The Eboshi hat (風折烏帽子) was first seen during the Japanese Heian period (794 to 1185). This type of hat was worn by men of all layers of population but was typically worn by aristocrats to reveal their type of rank and stature. The poorer and of less status the wearer of the hat the shorter the hat.was. This type of hat was also used during a samurai's ceremony in attaining manhood.
It’s a sort of (black lacquered) pointed black cloth (linen) hat with a shape that can be compared to a stocking cap. Although these hats where previously worn only by men to show a particular social status, today they are worn during certain ceremonial purposes, such as Shinto (original japanese religion) ceremonies, and by gyoji (a sumo wrestling referee) presiding over sumo matches.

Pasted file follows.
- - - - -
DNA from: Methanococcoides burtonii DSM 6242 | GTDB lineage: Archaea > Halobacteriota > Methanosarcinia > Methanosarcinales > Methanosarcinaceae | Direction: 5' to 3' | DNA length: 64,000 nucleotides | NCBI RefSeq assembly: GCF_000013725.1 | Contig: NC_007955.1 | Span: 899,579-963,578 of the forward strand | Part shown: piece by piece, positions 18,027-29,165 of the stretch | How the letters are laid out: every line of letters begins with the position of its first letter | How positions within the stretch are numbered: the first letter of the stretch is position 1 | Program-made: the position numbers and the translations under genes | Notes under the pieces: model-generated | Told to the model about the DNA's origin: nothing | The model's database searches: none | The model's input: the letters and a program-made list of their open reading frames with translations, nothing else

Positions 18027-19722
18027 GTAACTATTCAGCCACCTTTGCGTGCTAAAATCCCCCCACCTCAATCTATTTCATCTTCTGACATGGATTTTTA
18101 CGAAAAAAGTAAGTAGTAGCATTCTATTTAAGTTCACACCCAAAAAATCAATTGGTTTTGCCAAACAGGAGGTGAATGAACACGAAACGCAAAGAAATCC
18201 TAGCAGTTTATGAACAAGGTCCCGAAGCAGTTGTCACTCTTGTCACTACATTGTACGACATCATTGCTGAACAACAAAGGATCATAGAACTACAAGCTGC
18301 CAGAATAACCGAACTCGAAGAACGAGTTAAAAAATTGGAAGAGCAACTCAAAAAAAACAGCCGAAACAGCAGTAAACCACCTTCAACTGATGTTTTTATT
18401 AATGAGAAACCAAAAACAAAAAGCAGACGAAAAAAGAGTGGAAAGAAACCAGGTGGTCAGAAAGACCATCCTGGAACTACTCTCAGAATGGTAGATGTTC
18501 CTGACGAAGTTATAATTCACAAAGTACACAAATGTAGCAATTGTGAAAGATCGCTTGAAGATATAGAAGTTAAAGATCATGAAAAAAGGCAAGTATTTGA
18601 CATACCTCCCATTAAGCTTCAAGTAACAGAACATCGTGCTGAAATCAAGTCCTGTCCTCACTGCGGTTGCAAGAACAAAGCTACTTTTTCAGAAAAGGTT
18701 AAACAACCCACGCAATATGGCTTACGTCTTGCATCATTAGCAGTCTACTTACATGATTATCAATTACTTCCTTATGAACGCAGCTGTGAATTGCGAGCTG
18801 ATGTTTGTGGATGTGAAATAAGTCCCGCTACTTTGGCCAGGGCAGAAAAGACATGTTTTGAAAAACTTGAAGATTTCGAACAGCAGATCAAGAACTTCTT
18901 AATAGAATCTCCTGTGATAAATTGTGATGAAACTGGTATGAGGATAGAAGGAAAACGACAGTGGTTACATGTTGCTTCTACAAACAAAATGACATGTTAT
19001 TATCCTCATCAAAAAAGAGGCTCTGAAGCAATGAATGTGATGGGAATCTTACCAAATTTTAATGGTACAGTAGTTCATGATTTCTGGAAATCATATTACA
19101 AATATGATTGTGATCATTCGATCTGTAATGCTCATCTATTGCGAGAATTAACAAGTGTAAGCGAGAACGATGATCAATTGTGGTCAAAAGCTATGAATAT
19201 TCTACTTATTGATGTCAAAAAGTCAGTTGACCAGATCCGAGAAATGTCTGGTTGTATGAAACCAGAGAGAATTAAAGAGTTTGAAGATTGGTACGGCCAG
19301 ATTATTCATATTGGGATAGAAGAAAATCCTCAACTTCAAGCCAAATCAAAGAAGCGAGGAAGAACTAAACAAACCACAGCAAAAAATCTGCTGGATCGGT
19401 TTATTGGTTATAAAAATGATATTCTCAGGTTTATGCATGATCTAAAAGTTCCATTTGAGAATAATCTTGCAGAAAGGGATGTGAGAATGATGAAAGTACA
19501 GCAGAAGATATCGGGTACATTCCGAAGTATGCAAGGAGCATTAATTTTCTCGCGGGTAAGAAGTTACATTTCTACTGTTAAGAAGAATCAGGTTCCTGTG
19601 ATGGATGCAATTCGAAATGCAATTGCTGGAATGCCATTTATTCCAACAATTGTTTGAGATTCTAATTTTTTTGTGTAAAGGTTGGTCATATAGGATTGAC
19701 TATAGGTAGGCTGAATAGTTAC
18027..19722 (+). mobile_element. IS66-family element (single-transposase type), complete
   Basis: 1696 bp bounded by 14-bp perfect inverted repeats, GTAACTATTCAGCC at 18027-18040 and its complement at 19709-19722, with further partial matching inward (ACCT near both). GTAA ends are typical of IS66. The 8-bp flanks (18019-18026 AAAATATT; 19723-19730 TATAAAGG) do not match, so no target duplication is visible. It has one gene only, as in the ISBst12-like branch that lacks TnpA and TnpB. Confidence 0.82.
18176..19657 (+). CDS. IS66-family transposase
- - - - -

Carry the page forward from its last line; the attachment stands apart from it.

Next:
[caption id="" align="alignnone" width="359"] Male wearing eboshi by Kunisada[/caption]
Under normal (casual) circumstances the soft eboshi hat was worn. But when noble men were attending more formal occasions the hat was often stiffened to give it a more noble appearance. This way the apperence was closer to a kanmuri which was worn by the Emperor of Japan but also Shinto priests. But stiffening the eboshi hat made it also very tall and impractical.